From Library Journal
Copyright 1987 Reed Business Information, Inc. --This text refers to the Kindle Edition edition.
From the Back Cover
As a young man piloting a small sailboat across the Pacific, Steve Thomas developed a fascination with ancient methods of navigation. He learned of a seafaring culture which 6,000 years ago, used arcane navigation arts to guide initiates unerringly across the Pacific wih no compasses, no charts. By the time of Christ, these navigators were pushing on through all of Oceania, populating nearly a quarter of the Earth's surface. Thomas ventured to the tiny coral atolls of Micronesia in search of these mysteries, this ancient language of the sea. There he found the last navigator.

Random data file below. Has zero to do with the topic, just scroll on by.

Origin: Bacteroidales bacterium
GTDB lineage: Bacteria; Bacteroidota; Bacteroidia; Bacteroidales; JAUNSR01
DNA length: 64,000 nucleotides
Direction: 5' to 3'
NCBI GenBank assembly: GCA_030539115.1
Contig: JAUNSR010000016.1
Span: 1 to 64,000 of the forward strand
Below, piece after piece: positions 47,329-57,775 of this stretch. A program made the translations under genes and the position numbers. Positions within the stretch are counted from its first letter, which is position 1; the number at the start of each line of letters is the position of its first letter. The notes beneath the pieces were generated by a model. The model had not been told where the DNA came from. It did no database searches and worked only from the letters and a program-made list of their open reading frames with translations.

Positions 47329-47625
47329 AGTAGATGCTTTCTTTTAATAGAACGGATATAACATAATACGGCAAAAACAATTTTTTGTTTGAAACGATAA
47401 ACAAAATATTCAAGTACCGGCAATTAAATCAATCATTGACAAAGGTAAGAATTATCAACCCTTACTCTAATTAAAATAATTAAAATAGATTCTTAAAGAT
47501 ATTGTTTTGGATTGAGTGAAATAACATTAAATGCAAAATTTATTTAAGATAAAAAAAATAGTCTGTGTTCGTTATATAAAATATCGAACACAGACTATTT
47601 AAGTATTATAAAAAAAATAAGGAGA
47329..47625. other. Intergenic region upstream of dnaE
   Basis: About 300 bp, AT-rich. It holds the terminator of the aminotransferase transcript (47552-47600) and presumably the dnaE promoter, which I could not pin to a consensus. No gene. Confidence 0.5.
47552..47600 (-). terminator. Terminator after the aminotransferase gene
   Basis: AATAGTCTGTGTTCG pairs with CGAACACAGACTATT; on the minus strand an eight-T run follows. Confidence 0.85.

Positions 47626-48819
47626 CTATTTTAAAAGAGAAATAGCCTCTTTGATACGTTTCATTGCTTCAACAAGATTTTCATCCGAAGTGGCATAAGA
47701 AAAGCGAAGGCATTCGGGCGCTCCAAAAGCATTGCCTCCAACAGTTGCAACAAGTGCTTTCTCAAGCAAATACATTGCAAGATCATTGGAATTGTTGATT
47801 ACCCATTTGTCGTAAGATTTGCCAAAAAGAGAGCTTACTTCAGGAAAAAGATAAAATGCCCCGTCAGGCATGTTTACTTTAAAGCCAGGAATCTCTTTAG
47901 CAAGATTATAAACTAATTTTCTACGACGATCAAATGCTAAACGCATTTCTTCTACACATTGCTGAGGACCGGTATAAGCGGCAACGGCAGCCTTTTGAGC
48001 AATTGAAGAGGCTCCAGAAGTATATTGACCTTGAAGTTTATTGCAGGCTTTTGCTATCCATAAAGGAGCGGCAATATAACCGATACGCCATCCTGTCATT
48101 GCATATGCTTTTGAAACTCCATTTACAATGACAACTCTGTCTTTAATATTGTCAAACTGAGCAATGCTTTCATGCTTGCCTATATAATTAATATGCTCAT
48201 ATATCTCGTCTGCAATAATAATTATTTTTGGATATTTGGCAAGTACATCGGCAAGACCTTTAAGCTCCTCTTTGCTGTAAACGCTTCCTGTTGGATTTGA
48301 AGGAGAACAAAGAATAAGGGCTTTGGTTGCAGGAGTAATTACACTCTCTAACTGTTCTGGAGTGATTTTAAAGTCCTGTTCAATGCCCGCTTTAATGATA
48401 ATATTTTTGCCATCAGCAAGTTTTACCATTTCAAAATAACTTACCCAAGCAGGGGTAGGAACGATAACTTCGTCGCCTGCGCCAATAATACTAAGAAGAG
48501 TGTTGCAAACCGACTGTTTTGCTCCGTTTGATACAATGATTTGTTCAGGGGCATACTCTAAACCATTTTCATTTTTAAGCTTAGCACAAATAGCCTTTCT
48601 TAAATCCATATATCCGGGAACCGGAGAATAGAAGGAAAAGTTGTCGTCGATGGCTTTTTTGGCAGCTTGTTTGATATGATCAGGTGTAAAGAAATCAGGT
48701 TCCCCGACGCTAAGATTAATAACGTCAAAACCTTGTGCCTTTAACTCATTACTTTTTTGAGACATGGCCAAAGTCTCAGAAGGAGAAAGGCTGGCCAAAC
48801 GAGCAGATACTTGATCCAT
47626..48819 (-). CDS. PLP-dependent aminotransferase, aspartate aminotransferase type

Mau Piailug, one of the last surviving palu, belongs to a dying breed of navigators who used only natural signs--stars, waves, birds--to guide their sailing canoes across thousands of miles of open ocean.
Thomas and Piailug voyage together on the frail ship of human memory in an attempt to preserve for future generaions an ancient, mysterious, and beautiful kinship with the sea before it is lost forever. Theirs is an unforgettable journey.
"An unusually self-revealing, honest and moving book." --Scientific American.
"Finely crafted and compellingly written. . . . A deeply saddening book about the fast approaching death of an ancient and beautiful way of life." --Aloha Magazine
Steve Thomas by thirty-one years of age had already logged more than 30,000 blue-water miles as a professional navigator and skipper before setting out to study Micronesian navigation. He is currently the host of the PBS television series "This Old House."